Legendary bluesman Bo Diddley suffered a stroke last week after playing a show in Council Bluffs, Iowa. He was taken to Creighton University Medical Center in Omaha, NE where it was determined the stroke affected the left side of his brain. However, his camp just sent out news that the 78-year-old Rock & Roll Hall of Famer was being moved out of the intensive care unit and into a regular room. "Bo's health continues to improve. He has little or no physical limitations from the stroke except difficulty with speech and speech recognition; but that is improving, as well," said Faith Fusillo, Diddley's business manager. "I was able to speak with him by phone this morning. He wanted to know where his stuff was: his guitar and the money from the gig. I was so happy because this is the Bo that I know and love, and a real indication that Bo is on his way back!" Diddley will be transfered to Shands Medical Center in Gainesville, Fla., closer to his home, once it's determined if he needs to be flown by medivac or private jet. Fans have been asked to not visit the singer at the hospital, but rather to send notes to firstname.lastname@example.org or TCI (Talent Consultants International, Ltd.),105 Shad Row, 2nd Floor, Piermont, NY 10968.
Lego ice trays ... sadly, they're not available in the US. What up with that?
Some Ecards have come out with a line of hilarious -- and free -- eCards that tell it like you really mean it. Designed in a variety of pastels with cartoon-like images, the ecards have witty, catty and campy sayings that include "You've been distant since the sexual harassment" (workplace), "Your boyfriend is gay" (friendship), "May you live long enough to shit yourself" (birthday) and "The good news is that she was a cunt" (breakup).
World famous Garrett's Popcorn is now available for worldwide consumption. The 58-year-old Chicago-based popcorn company, which always has lines out the door and down the street at its downtown locations, has set up shop online. One of Oprah's Favorite Things, this always-fresh popcorn comes in four simple flavors: plain, buttery, CaramelCrisp and CheeseCorn. You can order individual flavors or mix the tins, which come in a variety of sizes. Indulge yourself and get some of Chicago's finest for yourself -- or send someone a great gift. Prices for Garrett's tins start at $20 and go up to $180 (!!!). Start shopping!
Check out the ACL site for the full lineup.
Sure this may be a load of hooey, but it doesn't hurt to try and rally against the ever-increasing price of gas. But May 15 is a gas boycott day. If there were ever an argument for seeking out alternative fuels, the recent spike in gas prices -- with the countrywide average topping $3 a gallon -- is a pretty loud argument. On May 15 -- Don't Buy Gas. Don't Fill Up Your Tank. Don't Even Go To A Gas Station. If enough people around the country boycott buying gas on May 15, it could make a difference.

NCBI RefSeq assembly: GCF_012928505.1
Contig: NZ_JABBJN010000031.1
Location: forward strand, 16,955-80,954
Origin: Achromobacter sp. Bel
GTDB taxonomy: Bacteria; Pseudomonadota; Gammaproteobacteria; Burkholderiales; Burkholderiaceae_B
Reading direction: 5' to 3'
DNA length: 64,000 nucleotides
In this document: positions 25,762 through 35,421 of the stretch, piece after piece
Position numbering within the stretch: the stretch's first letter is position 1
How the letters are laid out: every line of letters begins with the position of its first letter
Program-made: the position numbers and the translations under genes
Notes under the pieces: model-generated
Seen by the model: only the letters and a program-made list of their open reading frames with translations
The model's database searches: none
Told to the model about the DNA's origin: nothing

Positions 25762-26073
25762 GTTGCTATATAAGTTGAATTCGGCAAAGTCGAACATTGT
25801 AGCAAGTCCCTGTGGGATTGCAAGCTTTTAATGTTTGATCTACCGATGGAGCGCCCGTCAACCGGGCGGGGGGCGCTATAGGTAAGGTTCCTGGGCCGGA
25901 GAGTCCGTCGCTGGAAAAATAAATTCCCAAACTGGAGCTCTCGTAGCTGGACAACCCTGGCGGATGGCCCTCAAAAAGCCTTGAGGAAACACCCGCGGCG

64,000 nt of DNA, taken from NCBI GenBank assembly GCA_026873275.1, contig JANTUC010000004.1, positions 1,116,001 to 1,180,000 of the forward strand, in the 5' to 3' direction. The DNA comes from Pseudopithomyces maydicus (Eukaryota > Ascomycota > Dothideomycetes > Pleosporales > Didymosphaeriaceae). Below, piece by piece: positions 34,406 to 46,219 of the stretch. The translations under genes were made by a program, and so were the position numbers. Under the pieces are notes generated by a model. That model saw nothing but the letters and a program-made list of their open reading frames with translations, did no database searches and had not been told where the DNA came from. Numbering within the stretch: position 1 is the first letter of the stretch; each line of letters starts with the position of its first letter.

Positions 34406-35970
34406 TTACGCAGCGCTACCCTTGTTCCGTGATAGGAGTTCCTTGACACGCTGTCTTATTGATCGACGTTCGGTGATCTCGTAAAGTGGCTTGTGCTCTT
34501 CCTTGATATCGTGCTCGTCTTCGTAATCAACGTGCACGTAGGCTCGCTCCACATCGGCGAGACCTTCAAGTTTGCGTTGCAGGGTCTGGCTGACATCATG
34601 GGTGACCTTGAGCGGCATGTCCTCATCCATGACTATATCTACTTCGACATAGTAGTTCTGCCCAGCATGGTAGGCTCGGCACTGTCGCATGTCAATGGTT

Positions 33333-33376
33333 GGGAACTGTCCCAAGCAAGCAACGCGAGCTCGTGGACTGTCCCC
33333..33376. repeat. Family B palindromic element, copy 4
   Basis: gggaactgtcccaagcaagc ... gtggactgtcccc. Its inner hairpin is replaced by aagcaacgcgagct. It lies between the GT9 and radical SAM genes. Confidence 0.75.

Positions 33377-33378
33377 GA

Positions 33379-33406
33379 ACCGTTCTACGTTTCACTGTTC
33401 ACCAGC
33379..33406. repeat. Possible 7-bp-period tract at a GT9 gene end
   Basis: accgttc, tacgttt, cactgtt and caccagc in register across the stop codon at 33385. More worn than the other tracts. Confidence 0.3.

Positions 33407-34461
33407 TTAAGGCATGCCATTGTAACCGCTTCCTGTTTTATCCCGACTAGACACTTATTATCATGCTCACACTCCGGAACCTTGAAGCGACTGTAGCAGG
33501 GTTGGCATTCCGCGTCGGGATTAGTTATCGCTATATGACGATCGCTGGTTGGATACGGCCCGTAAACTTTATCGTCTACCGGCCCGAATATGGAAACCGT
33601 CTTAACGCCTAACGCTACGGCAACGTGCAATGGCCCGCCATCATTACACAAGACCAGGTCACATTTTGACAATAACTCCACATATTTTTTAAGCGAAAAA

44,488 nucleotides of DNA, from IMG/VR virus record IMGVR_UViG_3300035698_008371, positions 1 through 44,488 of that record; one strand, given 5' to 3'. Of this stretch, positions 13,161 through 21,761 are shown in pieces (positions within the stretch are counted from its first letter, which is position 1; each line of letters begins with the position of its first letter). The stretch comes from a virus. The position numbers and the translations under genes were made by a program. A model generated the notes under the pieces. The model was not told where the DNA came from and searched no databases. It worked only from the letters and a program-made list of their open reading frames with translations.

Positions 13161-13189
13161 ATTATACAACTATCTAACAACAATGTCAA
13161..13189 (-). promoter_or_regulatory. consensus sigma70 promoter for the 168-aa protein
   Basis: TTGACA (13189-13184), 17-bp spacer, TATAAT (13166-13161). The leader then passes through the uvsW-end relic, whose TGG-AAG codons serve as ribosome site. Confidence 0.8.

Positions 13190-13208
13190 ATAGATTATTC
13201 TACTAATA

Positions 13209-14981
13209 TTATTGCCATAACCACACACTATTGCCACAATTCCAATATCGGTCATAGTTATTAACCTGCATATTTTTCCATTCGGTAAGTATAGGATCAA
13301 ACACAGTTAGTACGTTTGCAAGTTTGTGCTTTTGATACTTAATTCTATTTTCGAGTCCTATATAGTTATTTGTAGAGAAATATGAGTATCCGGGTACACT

Brandi Carlile is back - and it seems like the world couldn't wait any longer. This alt-country singer who hails from Seattle, drew a lot of buzz for her self-titled, critically acclaimed 2005 debut - and picked up a lot of fans during two years of near-constant touring.
Last fall, she and her bandmates, twins Tim and Phil Hanseroth, stepped into a Vancouver studio with legendary producer T. Bone Burnett for two solid weeks to churn out The Story, a 13-song mini-novel capturing moments from throughout the singer's life.
I caught up with Brandi, who is currently on tour with singer/songwriter Cary Brothers, in Austin, Texas, to talk about working with legends like Burnett and the Indigo Girls, family and fishing.
Read the Q&A or just listen to the entire interview now. [You can also read the shorter version I did for the Associated Press that went out earlier today.]
[Photo credit: Jim Cooper/AP]
INTERVIEW WITH BRANDI CARLILE:
SomethingGlorious: The last time your album came out, you were named a RS artist to watch. Now there's definitely buzz around this release. How does it feel to have done that whole push, take a step back, record with an amazing producer and it's all starting again. How do you feel right now?
Brandi Carlile: A little bit overwhelmed. I got accustomed to being at home. I guess I'm like a dog who needs to be socialized again to learn how to be around people because I live so far out. It's been weird doing interviews again because I haven't done them since the last record. Now I have to remember to answer in answers that are detailed and long instead of yes or no answers.
SG: Last time we chatted in September you said you had just come off whirlwind tour and you said you wanted to learn how to get back to yourself. Then you went into the studio then took time off during winter. Were you able to figure out who you wanted to be again?
BC: I think I did that right after we spoke. The pre-production time was a good time for me to get it together and be confident about making the record. Going into the studio is a stripping humbling process.
SG: How so?
BC: Because there's no one there everyday to tell you how great you are and how amazing you sound. It's important to not believe the words that get thrown around so easily. In the studio, there's no one there to throw those words around after your performance and no one's clapping. You're just left with your thoughts - it's a humbling experience.
SG: Do you feel like there were moments in the studio - without the accolades from the fans - that you were broken down at all where you felt like you weren't good enough to do it?
BC: Yeah. There were times where I didn't feel like a good guitar player. There were times where I was nervous to mess the track up for everybody else. The whole time it was two weeks of questioning myself.